However, the Internet is not a safe space from the realities of our racist, sexist society. Reminding us of the limitations of black cyberfeminist digital theorizing, Gray-Denson states:
As Lorde and Clark (2007) posited, the master's tools will never dismantle the master's house. This is fundamental reality that those with consciousness recognize: the oppressed will never be given full access to spaces, websites, blogs, social media, and other Internet technologies. Although technologies were never created with the intent to destroy the hegemonic structure, they can provide temporary or partial games in countering the establishment.()
I work against this critique by arguing that black cyberfeminism is a framework uniquely equipped to engage with the concept of a mediated, complex, contested space where liberation, healing, and black feminist discourse happens. This is because, simply, black feminist discourse always takes place under these tenuous conditions, and digital cultures do not depart from that trend. Black cyberfeminism can work from the black feminist tradition of loving the struggle(), of making a way out of no way(), and of finding ways to move and speak amongst those who would prefer our silence, obedience, and obliteration.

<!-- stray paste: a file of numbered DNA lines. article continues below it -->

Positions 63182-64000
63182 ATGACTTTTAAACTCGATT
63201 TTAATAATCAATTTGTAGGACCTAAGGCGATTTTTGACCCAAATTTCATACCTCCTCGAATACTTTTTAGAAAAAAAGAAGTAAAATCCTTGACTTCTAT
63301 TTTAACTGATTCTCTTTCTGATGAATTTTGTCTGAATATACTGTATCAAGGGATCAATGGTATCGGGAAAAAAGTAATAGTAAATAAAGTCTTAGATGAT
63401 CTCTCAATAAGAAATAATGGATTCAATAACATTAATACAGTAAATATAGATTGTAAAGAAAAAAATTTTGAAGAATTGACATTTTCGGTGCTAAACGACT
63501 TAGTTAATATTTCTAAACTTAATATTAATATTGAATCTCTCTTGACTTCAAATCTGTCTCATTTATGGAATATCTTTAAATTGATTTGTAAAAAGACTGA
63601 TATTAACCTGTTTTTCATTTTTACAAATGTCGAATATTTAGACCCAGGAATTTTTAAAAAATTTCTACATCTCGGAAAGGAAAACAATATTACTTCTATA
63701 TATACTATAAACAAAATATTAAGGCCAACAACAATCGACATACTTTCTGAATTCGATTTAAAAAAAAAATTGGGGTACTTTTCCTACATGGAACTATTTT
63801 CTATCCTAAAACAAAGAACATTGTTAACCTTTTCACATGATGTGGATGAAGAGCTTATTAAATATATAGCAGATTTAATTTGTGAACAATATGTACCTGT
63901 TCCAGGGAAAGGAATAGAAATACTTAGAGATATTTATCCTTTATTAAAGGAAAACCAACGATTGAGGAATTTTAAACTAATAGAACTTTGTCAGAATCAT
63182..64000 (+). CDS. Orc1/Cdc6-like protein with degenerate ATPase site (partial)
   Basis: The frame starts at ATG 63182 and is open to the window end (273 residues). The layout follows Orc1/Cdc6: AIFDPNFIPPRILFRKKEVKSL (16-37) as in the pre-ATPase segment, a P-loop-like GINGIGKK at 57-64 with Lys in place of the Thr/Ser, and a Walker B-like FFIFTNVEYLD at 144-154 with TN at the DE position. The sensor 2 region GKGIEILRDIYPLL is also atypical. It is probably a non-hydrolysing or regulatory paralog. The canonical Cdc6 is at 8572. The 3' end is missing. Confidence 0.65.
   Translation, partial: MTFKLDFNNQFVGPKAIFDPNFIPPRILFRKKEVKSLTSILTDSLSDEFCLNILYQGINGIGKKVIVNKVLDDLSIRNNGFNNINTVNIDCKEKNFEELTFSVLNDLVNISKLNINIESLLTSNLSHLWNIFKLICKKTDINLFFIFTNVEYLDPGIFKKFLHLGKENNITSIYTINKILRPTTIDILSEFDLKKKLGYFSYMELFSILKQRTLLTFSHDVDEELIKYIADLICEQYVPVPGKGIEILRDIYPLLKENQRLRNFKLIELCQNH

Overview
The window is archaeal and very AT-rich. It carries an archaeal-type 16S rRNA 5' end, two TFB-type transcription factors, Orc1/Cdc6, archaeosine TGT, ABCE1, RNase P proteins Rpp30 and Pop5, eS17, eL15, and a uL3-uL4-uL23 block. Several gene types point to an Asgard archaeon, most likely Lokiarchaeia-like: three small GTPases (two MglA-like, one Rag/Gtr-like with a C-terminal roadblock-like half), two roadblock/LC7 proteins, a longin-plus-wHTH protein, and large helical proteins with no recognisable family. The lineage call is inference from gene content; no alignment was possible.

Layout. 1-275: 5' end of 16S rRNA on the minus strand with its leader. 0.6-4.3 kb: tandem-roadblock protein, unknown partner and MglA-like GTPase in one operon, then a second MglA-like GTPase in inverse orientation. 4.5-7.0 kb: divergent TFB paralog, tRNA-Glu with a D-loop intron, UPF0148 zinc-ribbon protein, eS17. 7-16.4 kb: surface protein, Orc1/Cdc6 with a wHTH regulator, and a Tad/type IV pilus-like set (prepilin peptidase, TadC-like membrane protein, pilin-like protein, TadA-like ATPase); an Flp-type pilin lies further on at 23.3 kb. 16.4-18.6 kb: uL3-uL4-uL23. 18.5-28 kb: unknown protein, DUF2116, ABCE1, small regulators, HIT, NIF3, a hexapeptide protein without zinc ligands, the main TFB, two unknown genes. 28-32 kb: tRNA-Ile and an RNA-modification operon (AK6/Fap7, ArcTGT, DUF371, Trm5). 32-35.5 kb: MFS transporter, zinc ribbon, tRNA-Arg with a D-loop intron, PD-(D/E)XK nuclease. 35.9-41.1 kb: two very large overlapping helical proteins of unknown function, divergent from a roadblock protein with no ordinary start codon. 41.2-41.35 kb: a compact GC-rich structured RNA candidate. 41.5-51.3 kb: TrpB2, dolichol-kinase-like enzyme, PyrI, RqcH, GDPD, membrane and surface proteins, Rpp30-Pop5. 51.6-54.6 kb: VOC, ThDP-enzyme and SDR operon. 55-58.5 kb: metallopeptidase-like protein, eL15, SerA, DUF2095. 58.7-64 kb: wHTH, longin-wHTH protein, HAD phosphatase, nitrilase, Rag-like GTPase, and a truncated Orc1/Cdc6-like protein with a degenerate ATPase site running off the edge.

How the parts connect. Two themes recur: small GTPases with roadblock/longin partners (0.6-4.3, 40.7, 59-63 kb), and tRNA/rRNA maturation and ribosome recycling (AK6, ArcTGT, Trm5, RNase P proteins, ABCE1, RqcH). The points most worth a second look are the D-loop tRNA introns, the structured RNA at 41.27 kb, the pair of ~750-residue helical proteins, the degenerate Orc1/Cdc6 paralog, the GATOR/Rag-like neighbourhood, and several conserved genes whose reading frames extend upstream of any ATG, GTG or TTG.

Gray-Denson, Kishonna Leah. "Race, Gender, and Virtual Inequality: Exploring the Liberatory Potential of Black Cyberfeminist Theory." In Produsing Theory in a Digital World 2.0: The Intersection of Audiences and Production in Contemporary Theory, 178-79.
 Phrase taken from Alice Walker’s definition of a womanist. Walker, Alice. In Search of Our Mothers' Gardens: Womanist Prose. San Diego: Harcourt Brace Jovanovich, 1983.
 Colloquiual phrase, meant here to reference Monica Coleman’s text Making a Way out of No Way. Coleman, Monica A. Making a Way out of No Way: A Womanist Theology. Minneapolis, Minn,: Fortress Press, 2008.